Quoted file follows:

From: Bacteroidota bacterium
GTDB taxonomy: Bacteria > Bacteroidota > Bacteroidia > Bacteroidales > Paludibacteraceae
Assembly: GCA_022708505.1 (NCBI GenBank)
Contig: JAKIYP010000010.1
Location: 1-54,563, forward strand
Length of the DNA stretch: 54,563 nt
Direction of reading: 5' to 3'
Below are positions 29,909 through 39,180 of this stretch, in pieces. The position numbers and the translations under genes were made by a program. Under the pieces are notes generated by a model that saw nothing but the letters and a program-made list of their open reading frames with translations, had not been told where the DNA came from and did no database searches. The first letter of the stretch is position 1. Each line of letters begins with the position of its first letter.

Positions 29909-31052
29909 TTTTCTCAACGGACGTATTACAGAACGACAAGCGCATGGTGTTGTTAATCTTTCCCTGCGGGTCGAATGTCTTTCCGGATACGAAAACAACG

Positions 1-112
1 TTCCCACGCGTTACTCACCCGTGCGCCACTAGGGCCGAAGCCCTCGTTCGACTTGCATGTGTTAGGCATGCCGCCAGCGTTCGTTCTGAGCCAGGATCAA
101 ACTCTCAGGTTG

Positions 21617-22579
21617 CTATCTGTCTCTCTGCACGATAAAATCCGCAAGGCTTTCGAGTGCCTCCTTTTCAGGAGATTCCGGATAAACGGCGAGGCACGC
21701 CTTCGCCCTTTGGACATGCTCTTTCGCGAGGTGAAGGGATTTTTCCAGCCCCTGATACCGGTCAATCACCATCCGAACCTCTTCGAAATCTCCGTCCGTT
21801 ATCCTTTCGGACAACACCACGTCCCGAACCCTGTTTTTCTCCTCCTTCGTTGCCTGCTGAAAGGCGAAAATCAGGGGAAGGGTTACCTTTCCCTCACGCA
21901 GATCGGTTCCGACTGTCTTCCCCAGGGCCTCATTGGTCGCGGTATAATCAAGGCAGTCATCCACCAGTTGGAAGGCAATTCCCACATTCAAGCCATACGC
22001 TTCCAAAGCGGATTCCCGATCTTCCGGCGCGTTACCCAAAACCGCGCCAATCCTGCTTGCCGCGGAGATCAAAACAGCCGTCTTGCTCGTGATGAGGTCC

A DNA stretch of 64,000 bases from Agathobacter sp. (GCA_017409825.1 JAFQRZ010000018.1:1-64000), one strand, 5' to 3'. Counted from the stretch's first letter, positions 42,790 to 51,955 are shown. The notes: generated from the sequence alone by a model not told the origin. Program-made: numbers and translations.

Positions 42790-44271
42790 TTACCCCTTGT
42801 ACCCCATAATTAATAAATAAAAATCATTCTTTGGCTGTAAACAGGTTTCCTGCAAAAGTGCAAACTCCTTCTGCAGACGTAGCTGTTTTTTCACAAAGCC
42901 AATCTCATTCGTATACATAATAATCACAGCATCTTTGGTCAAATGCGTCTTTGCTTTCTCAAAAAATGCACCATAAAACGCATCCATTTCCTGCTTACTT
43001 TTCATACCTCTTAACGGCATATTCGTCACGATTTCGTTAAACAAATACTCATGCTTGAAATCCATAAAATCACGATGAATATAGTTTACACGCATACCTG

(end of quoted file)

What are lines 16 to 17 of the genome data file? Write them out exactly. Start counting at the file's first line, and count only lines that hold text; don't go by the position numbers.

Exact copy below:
21701 CTTCGCCCTTTGGACATGCTCTTTCGCGAGGTGAAGGGATTTTTCCAGCCCCTGATACCGGTCAATCACCATCCGAACCTCTTCGAAATCTCCGTCCGTT
21801 ATCCTTTCGGACAACACCACGTCCCGAACCCTGTTTTTCTCCTCCTTCGTTGCCTGCTGAAAGGCGAAAATCAGGGGAAGGGTTACCTTTCCCTCACGCA